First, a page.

How an Activist Can Become an Effective Lobbyist

"Don't confuse what goes on in this building with democracy..."

About 15 years ago, what began as few hours a week volunteering at the Sierra Club's Massachusetts office evolved into being a fulltime pro-bono career as a lobbyist, citizen-activist, and Sierra Club environmental advocate. The work was always challenging, exciting -- and frustrating. Being a lobbyist is far more difficult than I could possibly have imagined. This isn't because of the logistics of meetings, nor the demands that it places on one's schedule. It's about understanding the process that stands between an idea and it becoming a law.

In the coming weeks, I'll be posting a series of articles on my thoughts about working with state legislators to promote good laws, as well as discourage bad ones. There are many styles of lobbying, many of which are equally valid. Choosing and developing an effective style takes patience, awareness, and planning. If you're already engaged in lobbying on the state or local level, my words may help you sharpen your skills. If you're new to the effort, I hope you'll take the time to ask other lobbyists and former legislators for their thoughts.

Rule 1: Learn and Understand the Process

The most important first step is learning the process. Local and state governments have cycles; they don't function like "Mr. Smith Goes to Washington." That's Hollywood. For example, in the Massachusetts State Legislature, the procedure is:

A. A bill is proposed in the first 2-weeks of the 2-year session. It's assigned to a committee that hears matters of this type.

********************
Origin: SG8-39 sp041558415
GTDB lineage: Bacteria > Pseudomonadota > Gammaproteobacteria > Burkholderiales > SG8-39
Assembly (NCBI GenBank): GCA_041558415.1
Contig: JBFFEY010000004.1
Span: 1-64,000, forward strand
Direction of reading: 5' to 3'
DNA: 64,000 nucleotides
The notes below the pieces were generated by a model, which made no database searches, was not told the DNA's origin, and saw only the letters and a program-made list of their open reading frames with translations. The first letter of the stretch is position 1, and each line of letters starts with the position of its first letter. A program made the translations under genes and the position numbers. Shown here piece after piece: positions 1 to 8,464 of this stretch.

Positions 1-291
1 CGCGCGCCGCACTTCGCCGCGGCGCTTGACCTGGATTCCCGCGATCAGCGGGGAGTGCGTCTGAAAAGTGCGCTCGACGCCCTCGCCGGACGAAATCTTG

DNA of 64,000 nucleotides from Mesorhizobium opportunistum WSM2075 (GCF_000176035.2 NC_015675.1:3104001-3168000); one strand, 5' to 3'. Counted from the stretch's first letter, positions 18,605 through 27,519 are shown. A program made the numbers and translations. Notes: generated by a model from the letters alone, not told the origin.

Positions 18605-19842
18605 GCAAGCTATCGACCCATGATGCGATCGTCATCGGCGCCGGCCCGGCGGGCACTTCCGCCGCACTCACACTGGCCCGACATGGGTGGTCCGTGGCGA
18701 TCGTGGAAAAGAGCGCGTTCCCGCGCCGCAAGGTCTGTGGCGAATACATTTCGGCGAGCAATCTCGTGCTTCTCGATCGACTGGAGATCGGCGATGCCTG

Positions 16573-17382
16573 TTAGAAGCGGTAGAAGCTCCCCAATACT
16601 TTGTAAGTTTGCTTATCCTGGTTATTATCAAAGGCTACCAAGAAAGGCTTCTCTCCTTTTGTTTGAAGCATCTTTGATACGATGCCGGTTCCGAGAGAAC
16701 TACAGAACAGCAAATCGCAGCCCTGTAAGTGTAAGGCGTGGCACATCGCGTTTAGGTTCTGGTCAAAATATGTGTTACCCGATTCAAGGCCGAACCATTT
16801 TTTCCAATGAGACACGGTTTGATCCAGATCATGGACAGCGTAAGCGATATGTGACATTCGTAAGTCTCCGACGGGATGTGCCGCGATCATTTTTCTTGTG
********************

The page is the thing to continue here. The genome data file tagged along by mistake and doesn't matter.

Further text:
B. After a few weeks, (but before March ~15 of the second year), it has a public hearing. The committee votes whether to approve it (perhaps with amendments) or not.
C. If the bill receives a positive vote, it then goes to the "Ways and Means" Committee, which investigates the financial impacts of the proposal.
D. If Ways and Means also approves the bill, it goes (indirectly) to the floor of the full House/Senate for a vote (this is a bit simplified).
E. If it passes both the State Senate and the House, the bill goes to a specially appointed Joint Conference Committee that studies any possible differences. They make a unified recommendation to both bodies, which then vote on the revised version.
F. The approved final bill goes to the Governor for his/her approval.

Many websites will delve into the details of exactly how it works in your state. It's important to keep in mind that this is how it's supposed to work. In practice, it rarely happens in such an orderly, predictable manner. A good lobbyist or advocate understands these nuances, and then structures a campaign to achieve specific goals.

Wait... isn't the goal the passage of a good bill? Yes and no. A new idea, no matter how brilliant, rarely passes during one legislative cycle. Sometimes, the goal is to introduce an idea and press for its passage the next legislative cycle. Or sometimes the idea is to counter a really bad bill that's been floating around. There are many reasons a bill can be filed.

Rule 2: Always keep in mind what your end-game is

Don't allow yourself to get distracted. The 'bad guys' will always have bad bills in play. Maintain a laser-like focus on your bill(s), educating legislators, seeking the help of like-minded groups, and carefully constructing your strategy.

Rule 3: Obey the Law

I guess this should have been Rule 1. There are many laws that govern what you can do, your expenses, keeping perfect records, and reporting to appropriate agencies. The First Amendment doesn't give you the right to violate state and local laws. Learn them before you do anything.

Rule 4: Don't get discouraged

Legislation typically moves forward at a glacial pace. Cynicism is your greatest enemy, but exhibiting unbridled optimism will not win you many friends either. A careful balance of realism, optimism, and patience is needed. Setbacks happen. The most important thing to always remember is that the work you're doing is critical. Whether it's environmental work, social justice, or likewise, your hard work is needed for progress.

Next article:
How to get your bill written, introduced, and supported.